This course will support students as they develop their own means of collaborating with traditionally excluded knowledge, knowers and means of knowing to develop new research methods.  Students will be invited to join existing studies in which young children, artists and teachers work with researchers to design aesthetic, play-based research methods that are theoretically informed by the work of L. S. Vygotsky, a scholar of resistance, play and art; or to design similarly situated, ethical, historical methods within their own ongoing or new research projects.  We will explore the work of researchers in a variety of fields who have engaged methods of research from outside the academy, such as methods of trance, art and play, to make phenomena that may have previously appeared to be outside the purview of scientific study, available for study in their full, dynamic complexity.  This work can be situated in the following areas, amongst others: a response to the “careless” academy (The Care Collective), ethnographic film (Jean Rouch), preschool practice (Monica Nilsson), developmental psychology (Anna Stetsenko), creativity in early childhood (Vea Vecchi), performance studies (Dwight Conquergood), Native Science (Douglas Medin and Megan Bang) and anthropology (Edith Turner).  The foci of the class will include challenging the divide between method and object in conventional social sciences, as well bridging barriers between professions and generations in research design.

UED 71200  Participatory Democracy and Social Movements, T 415 – 615P, Hybrid, Celina Su

This seminar takes a look at what ordinary citizens do to shape public policies and engage in politics— in ways other than voting. We explore the notion that popular participation can make democratic governance more legitimate, fair, and effective. We examine theories and existing evidence on the promises and challenges of participatory democracy— alternatively called bottom-up participation, maximal democracy, or direct democracy. Specifically, we will examine forms and functions of civil society from a comparative perspective by looking at specific examples of (1) participatory institutions (neighborhood councils, urban budgeting, school governance, etc.), (2) participation in non-governmental organizations and development projects, and (3) social movements around the world (potential cases include landless people’s movements, transnational networks, mothers of political dissidents who have “disappeared,” AIDS protest groups, etc.). Sometimes, these three categories blur into one another. We will try to focus on case studies in “Global South” middle-income countries like Brazil, Argentina, India, and South Africa, though we also include domestic cases as a point of reference. How much should ordinary citizens participate in policymaking, and how? Under what circumstances?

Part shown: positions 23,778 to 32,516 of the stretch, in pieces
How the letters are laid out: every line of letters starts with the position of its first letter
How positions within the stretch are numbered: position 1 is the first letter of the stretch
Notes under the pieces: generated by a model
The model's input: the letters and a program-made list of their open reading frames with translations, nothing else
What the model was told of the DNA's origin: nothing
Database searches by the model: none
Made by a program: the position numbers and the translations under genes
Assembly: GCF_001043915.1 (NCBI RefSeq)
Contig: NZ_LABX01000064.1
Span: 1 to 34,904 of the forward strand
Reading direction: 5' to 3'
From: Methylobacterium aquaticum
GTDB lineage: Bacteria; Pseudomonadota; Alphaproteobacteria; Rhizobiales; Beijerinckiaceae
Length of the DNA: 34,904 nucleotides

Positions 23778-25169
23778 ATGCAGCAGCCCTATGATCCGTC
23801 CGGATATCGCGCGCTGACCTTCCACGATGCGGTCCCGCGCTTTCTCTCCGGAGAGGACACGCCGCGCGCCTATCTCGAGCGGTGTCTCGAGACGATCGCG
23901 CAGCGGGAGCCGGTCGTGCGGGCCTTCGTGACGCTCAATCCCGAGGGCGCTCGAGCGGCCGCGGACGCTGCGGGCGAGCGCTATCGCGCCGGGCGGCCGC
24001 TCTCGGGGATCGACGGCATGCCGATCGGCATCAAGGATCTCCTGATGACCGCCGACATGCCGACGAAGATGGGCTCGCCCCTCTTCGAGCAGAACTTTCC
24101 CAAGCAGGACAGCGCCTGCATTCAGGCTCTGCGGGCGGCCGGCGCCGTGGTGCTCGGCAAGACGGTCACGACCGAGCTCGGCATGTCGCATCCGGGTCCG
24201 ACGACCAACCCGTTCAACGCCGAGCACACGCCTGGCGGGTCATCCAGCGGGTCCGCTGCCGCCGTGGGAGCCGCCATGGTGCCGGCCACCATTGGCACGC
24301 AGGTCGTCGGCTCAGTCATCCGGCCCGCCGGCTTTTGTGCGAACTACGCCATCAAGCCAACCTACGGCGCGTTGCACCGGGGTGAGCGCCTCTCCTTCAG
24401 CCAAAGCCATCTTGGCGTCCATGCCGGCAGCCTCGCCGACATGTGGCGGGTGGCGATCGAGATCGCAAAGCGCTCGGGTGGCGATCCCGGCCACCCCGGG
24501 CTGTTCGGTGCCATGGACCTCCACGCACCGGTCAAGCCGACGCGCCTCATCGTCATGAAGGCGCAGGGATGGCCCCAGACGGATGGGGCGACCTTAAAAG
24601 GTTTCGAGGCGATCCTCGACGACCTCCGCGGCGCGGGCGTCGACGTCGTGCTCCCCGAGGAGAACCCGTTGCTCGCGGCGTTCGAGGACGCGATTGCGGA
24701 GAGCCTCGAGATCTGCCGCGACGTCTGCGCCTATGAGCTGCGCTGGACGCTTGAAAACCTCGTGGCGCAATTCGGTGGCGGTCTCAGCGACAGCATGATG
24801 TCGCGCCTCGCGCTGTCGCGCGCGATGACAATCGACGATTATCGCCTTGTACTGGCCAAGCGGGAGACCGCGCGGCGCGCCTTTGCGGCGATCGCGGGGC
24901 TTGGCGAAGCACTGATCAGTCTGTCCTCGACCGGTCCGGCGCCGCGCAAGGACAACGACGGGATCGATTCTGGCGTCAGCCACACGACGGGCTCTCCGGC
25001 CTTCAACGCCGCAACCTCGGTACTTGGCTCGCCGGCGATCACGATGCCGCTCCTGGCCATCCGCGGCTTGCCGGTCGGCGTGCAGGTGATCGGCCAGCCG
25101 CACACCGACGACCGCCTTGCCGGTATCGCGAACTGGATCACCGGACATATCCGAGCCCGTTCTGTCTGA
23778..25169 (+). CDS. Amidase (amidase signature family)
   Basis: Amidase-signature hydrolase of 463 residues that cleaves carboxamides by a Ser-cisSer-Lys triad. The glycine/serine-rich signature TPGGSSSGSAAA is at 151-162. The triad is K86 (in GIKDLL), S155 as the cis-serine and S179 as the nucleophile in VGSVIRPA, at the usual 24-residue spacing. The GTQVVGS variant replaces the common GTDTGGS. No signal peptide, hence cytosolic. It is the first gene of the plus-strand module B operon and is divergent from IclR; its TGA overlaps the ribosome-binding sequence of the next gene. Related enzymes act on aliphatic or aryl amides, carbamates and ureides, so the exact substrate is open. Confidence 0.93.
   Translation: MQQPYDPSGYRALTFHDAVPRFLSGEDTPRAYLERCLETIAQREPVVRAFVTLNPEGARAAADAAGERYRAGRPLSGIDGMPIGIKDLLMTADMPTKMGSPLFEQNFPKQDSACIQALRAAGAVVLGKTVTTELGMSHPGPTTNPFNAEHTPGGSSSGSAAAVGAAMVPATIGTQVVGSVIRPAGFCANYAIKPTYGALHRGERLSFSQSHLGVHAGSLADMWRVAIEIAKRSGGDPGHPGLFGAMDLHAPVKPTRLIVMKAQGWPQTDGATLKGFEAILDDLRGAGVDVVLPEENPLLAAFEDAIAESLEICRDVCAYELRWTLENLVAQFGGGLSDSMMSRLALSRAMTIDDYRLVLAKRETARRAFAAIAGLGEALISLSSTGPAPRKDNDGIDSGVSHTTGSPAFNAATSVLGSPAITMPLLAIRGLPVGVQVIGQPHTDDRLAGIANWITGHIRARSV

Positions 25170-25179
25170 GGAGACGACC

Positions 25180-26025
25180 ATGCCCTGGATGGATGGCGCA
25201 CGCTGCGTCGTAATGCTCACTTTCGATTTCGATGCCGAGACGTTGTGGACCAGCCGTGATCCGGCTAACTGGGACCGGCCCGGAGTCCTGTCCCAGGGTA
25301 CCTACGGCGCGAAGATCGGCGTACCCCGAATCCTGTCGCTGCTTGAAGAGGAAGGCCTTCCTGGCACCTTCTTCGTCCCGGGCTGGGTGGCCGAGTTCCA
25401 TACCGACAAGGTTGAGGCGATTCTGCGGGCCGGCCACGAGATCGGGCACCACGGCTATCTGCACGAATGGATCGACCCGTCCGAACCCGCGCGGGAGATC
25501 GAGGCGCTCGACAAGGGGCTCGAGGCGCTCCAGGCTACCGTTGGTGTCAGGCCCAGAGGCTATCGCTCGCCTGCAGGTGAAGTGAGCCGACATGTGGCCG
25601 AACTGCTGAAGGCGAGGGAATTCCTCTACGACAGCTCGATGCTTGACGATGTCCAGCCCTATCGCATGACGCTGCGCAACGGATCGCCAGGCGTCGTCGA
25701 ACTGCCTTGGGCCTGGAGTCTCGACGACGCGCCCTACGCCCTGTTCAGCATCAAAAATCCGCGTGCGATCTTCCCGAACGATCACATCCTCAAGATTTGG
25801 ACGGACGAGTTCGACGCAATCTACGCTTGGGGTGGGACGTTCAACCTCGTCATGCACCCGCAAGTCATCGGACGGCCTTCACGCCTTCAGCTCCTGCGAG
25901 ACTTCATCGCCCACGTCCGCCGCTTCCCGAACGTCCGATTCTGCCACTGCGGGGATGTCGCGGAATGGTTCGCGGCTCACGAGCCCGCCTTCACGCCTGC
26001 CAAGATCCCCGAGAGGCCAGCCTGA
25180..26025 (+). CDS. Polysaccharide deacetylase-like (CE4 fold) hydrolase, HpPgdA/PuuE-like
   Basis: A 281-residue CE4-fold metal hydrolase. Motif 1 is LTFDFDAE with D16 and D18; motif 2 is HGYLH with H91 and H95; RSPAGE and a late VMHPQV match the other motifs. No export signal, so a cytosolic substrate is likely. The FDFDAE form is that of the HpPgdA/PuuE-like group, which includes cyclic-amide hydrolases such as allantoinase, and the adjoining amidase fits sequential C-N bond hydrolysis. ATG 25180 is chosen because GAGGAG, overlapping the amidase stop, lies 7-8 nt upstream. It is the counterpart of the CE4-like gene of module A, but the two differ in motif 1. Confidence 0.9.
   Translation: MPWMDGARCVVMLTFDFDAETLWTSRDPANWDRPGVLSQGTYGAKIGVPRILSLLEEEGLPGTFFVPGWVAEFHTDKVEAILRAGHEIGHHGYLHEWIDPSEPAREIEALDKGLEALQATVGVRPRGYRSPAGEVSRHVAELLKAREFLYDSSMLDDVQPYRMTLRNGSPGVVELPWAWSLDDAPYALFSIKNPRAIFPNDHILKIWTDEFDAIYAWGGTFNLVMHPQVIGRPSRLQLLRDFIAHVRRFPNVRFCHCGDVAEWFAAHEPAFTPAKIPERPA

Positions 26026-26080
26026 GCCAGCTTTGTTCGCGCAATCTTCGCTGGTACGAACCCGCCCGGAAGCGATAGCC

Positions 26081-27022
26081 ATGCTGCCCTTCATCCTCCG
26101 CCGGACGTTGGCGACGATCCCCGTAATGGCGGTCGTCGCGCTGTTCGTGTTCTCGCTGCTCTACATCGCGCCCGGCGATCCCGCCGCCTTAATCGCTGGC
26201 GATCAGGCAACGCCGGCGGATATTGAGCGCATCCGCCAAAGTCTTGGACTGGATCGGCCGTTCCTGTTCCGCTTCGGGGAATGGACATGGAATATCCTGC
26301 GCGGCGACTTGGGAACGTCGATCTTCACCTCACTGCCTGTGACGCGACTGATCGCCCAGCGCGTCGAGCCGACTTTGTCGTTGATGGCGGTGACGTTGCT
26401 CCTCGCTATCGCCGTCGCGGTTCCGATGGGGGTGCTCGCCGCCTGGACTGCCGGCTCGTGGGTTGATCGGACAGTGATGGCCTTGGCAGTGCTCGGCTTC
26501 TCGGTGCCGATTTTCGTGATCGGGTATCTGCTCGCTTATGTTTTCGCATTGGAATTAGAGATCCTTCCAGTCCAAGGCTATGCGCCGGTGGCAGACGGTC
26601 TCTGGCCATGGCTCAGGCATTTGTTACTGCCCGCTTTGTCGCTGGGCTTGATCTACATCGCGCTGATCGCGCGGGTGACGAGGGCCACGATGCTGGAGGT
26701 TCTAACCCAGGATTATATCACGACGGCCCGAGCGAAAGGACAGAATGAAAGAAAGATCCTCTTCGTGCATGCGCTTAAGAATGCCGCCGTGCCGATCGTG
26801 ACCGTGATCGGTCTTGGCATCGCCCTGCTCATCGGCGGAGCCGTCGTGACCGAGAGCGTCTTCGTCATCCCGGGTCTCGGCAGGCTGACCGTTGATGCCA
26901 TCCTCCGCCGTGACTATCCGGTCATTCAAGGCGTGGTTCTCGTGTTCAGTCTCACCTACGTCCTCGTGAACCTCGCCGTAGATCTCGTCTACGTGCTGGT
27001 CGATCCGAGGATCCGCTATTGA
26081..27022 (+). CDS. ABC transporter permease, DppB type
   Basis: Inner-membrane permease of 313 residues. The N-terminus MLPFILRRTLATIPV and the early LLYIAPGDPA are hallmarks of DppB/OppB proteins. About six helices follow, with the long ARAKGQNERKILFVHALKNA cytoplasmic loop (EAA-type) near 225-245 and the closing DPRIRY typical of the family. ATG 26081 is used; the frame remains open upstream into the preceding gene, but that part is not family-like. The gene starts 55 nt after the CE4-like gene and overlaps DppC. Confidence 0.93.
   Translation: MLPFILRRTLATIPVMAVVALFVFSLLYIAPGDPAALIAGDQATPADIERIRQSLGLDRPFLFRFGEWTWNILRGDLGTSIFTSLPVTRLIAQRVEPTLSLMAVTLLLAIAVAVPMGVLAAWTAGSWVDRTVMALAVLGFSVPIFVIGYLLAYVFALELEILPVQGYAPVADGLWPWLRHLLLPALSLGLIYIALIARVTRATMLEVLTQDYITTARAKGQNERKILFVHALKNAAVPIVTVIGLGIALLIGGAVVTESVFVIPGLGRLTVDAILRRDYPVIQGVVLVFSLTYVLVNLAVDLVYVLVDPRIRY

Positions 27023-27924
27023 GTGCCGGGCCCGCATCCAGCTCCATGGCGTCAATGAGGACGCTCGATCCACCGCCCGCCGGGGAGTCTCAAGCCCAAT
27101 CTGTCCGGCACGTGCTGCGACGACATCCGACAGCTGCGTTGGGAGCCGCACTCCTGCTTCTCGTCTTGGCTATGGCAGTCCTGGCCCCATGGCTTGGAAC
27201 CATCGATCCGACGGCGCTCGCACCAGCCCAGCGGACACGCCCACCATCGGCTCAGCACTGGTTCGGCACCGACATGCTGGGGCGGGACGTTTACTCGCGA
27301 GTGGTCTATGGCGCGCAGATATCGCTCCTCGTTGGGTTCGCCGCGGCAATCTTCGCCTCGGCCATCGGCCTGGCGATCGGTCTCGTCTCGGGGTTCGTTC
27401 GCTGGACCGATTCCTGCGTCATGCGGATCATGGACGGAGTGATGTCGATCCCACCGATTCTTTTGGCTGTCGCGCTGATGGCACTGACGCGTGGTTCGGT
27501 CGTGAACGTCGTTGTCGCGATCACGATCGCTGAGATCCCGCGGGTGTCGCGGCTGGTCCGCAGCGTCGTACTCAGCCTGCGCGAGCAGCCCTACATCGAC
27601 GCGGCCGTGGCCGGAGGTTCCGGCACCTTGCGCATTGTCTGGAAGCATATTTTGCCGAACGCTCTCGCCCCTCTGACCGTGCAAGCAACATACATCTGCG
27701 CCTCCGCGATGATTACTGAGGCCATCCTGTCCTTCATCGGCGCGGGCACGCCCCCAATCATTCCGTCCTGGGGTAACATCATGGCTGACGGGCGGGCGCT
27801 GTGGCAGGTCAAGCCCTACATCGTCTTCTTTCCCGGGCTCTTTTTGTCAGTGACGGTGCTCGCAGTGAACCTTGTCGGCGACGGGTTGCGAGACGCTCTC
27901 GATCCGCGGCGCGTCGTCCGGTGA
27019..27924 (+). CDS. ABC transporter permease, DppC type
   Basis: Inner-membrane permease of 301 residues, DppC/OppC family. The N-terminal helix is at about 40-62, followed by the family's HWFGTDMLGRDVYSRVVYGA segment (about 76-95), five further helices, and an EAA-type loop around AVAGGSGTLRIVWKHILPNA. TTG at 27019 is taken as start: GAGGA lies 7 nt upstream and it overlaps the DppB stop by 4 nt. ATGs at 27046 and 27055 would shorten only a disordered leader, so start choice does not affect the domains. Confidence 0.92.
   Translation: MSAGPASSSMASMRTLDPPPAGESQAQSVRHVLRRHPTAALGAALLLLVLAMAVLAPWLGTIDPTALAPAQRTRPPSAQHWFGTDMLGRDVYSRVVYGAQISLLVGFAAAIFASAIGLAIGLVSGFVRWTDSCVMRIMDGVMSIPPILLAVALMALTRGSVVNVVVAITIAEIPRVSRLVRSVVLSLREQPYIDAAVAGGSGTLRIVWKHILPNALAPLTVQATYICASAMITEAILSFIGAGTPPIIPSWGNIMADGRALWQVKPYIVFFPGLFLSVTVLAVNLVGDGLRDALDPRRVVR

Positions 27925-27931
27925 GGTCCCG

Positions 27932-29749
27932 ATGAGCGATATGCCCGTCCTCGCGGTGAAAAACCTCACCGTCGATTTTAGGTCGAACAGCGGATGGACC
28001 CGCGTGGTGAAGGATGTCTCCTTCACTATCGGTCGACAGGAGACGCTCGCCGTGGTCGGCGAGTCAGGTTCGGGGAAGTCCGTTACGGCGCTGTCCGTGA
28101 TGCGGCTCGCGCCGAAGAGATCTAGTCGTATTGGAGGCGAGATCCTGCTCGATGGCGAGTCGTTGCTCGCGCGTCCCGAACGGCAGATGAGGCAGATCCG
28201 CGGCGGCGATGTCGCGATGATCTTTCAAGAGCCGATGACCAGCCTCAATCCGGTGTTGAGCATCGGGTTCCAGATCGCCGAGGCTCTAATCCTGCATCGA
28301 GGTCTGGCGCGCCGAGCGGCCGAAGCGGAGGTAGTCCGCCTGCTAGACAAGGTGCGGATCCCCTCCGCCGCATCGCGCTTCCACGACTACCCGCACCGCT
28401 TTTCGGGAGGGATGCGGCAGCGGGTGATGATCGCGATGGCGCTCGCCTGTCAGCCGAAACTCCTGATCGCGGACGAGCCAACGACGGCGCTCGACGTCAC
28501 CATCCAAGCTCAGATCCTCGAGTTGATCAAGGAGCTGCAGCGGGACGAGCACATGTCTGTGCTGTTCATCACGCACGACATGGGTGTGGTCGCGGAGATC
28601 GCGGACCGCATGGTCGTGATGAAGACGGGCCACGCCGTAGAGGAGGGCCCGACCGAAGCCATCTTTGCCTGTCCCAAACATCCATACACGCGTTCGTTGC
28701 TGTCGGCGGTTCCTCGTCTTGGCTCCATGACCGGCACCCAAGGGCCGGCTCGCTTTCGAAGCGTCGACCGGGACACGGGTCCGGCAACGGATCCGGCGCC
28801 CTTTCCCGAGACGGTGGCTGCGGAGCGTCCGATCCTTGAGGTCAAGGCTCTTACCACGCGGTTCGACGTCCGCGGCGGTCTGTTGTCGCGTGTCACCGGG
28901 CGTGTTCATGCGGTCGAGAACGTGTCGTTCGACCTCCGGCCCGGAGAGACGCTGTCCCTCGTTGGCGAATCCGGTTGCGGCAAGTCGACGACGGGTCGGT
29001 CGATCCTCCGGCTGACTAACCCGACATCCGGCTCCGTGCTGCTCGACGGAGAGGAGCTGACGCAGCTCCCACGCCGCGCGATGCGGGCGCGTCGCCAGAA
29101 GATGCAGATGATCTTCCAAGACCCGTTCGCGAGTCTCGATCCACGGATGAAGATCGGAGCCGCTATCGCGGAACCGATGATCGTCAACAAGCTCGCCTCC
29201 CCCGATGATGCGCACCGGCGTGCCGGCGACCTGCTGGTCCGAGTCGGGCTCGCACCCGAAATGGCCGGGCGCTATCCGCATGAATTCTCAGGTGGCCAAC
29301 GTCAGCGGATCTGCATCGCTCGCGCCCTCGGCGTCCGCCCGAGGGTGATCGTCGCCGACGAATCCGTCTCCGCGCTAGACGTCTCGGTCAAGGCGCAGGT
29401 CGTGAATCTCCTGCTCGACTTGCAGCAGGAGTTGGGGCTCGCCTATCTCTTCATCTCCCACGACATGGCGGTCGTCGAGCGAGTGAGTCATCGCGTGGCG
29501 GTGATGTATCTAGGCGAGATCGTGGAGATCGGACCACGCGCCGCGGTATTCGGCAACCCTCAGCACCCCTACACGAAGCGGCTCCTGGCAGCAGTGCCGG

UED 72200  Critical Urbanisms and Just Cities: Reimagining Social Infrastructures and Politics from Below, T 2 - 4 PM, Hybrid, Celina Su

This seminar examines histories of spatialized inequities and case studies of current mobilizations for alternative futures and more just cities. What might alternatives to housing financialization and hypergentrification, pervasive segregation in schools and neighborhoods, and slow violence and environmental injustice look like? Drawing upon academic literatures in urban studies and planning, political science, critical geography, urban education, and other disciplines, we interrogate various social justice-oriented models and theories of urban planning and policy-making (including participatory, insurgent, pluriversal, and decolonial models), dissecting their implicit criteria and prescriptions for action. We do so by focusing primarily not on city administrations and official public policies, but on different forms of politics from below. Our readings include comparative and emergent case studies of community-driven attempts to create and sustain structures and spaces for sociability, care, and solidarities. These span from attempts at school community control and community land trusts, to rent strikes and environmental justice campaigns, to abolition and disability justice campaigns. We pay particular attention to how various social struggles are entangled (and try to grapple) with intersecting structures and axes of power, including but not limited to race, class, gender, sexuality, settler colonialism, and disabilities.